Toronto city councillor Jack Layton became party leader on the first ballot of a leadership contest. He finally won a seat in Parliament in 2004 (on the third try) and helped increase the percentage of popular vote to the highest levels in a decade. They won 19 seats that year.
The party suffered its worst showing with only 9 seats. McLauglin was replaced by Nova Scotia MP Alexa McDonough in 1995. Not all the problems were blamed on McLaughlin so much as unpopular provincial governments and the rise of the left of centre Bloc Quebecois.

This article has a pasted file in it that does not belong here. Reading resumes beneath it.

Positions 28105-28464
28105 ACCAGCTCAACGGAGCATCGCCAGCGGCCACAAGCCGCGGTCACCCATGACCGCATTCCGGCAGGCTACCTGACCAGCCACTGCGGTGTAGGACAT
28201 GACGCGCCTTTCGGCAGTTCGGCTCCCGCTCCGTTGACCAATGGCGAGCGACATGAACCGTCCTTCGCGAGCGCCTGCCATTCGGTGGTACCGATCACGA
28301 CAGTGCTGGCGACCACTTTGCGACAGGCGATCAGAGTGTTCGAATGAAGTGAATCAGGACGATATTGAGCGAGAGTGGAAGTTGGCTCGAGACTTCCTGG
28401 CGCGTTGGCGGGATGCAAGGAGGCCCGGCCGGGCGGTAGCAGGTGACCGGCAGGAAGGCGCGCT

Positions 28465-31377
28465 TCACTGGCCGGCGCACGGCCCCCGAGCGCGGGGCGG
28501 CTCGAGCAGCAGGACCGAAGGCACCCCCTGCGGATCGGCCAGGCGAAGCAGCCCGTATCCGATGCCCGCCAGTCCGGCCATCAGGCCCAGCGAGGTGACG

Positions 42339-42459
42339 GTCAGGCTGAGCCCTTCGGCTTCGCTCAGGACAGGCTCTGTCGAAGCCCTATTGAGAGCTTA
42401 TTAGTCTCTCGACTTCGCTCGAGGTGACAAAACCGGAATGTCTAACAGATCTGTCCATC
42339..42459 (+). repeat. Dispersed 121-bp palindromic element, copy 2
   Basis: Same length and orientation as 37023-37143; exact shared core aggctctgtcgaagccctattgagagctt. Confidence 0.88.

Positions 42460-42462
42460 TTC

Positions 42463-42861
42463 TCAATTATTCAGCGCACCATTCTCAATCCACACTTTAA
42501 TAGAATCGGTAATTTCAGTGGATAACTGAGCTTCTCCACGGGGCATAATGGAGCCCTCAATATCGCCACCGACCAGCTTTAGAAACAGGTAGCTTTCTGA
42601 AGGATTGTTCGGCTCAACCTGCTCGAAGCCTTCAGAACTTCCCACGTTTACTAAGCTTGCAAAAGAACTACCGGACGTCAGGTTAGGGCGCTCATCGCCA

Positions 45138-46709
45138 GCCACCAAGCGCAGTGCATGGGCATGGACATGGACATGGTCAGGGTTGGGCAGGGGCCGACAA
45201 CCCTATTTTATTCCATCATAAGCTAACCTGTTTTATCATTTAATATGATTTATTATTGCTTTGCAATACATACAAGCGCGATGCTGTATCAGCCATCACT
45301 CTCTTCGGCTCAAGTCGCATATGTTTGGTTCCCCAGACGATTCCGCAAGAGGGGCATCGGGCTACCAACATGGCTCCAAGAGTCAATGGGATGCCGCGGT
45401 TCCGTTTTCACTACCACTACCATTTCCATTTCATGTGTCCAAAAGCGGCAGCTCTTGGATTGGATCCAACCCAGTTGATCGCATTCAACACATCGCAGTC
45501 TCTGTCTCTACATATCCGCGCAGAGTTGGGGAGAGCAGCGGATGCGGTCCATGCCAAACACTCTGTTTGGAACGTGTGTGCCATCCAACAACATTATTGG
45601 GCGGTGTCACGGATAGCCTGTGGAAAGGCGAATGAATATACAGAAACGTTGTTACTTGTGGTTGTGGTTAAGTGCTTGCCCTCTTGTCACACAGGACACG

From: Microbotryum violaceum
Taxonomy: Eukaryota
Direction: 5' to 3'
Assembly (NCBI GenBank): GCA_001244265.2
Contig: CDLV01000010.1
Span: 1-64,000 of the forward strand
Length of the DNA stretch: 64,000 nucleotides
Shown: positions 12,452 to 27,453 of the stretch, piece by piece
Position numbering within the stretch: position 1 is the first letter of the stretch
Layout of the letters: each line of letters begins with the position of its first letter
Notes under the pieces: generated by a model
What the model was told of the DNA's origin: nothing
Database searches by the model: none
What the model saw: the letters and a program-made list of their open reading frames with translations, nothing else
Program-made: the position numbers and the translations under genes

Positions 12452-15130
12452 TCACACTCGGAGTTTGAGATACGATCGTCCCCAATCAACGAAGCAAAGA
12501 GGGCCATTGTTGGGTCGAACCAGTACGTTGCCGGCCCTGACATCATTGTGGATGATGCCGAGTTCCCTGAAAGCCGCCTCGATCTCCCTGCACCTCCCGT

After leading in some opinion polls through 1987, the party won a historic number of seats, 43 in the general election. There had been a sense that the NDP might become the official opposition but that failed to materialize. Broadbent stepped down in 1989 to be replaced by the first woman to lead a national party, Audrey McLaughlin.
After David Lewis failed to keep his seat in the general election of 1974, he resigned. Ed Broadbent from Ontario became the first party leader who was not from the older CCF generation. He was 39 when he won the leadership contest.
The New Democratic Party was formed by the merger of the Co-operative Commonwealth Federation, New Party clubs and unions affiliated with the Canadian Labour Congress. The first leader was former Saskatchewan Premier Tommy Douglas. The party was founded as a social democratic party with membership in the Socialist International.